Year of the Monkey and Microbiome
February 29,2016 Sarah Stapleton

Last week the global community celebrated the start of the Chinese New Year, with this year being the Year of the Monkey (each year is symbolized by one of 12 animals from the Chinese Zodiac). Traditionally, the year of the monkey is categorized as fortuitous and innovative.

Year of Monkey wide

So, what could 2016 mean for pharma? Biosimilars, oncology and orphan disease are all hot ticket items, but you can read about that on a hundred news sites and blogs. What we want to focus on for innovation in the year of the monkey are microbiomes. There is some amazing emerging research there.

A quick definition for you: microbiome refers to the collective genes of all the microbes in a community, aka the human body. The short video below from Harvard University gives an excellent overview if you’re unfamiliar with microbiomes.

According to Jeff F. Miller, Director of California NanoSystems Institute and corresponding author on a proposal by the Unified Microbiome Initiative Consortium (UMIC), “Understanding how [microbiomes] work might hold the key to advances as diverse as fighting antibiotic resistance and autoimmune diseases, reclaiming ravaged farmland, reducing fertilizer and pesticide use, and converting sunlight into useful chemicals.”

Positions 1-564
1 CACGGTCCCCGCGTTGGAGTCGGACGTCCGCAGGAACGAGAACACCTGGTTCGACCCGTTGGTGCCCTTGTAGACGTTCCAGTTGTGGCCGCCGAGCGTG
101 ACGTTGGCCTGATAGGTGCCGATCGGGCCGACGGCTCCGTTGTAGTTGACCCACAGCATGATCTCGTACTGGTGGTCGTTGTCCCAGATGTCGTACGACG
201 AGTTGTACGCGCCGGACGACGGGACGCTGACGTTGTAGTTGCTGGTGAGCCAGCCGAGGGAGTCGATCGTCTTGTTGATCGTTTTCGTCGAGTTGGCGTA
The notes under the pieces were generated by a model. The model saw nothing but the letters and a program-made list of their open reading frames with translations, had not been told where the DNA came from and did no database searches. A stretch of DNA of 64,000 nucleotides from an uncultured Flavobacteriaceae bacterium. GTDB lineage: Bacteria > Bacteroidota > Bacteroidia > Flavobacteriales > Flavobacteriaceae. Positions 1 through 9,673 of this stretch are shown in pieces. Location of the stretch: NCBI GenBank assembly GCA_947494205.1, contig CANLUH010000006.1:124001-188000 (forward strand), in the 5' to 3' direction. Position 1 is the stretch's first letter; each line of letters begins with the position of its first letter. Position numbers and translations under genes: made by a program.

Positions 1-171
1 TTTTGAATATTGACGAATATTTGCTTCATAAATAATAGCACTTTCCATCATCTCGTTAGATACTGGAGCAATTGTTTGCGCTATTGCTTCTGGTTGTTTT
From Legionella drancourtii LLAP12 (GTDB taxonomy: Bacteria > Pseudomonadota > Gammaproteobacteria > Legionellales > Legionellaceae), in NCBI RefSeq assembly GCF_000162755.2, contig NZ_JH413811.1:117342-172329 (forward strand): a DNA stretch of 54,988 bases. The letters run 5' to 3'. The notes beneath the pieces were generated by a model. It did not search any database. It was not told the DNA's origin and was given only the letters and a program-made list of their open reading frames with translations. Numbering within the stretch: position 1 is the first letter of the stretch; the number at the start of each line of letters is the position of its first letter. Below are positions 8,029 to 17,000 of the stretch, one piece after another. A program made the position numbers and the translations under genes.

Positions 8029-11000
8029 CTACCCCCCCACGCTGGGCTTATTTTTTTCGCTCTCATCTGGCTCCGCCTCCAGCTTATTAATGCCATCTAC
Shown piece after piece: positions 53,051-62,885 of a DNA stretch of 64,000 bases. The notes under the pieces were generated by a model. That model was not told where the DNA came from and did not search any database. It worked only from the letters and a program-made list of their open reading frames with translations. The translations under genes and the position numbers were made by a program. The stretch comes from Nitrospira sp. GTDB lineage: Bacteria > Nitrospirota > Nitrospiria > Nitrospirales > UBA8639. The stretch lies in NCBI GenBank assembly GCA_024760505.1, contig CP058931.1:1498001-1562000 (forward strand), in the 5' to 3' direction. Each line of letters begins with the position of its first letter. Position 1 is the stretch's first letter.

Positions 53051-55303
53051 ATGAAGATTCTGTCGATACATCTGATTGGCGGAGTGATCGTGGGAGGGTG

In everyone’s gastrointestinal tract live a fair plethora of microbes, several hundreds of species. Yes, a bit of an ick factor there; however, these microbes have created an ecosystem within the human body. Microbes play a critical role in not only our immune system by helping to differentiate friend from foe, but according to an article in the Harvard Gazette, they also “regulate wide-ranging physiological, metabolic, immunologic, cognitive, behavioral, and psychiatric traits.”

microbes wide

Pamela Silver and James Collins, core faculty members at the Wyss Institute for Biologically Inspired Engineering at Harvard University, have developed a new strain of E. coli bacteria “reporters” that have the potential to give updates on gastrointestinal health and keep diseases at bay. For more info on this process you can read “Bacterial reporters that get the scoop” from the Wyss Institute.

Overall, it’s some amazingly innovative science that has far reaching implications not just in healthcare, but for the environment, agriculture, and commodities (like chemicals and biofuels) as well. It will be exciting to see what develops this year. Year of the monkey indeed.

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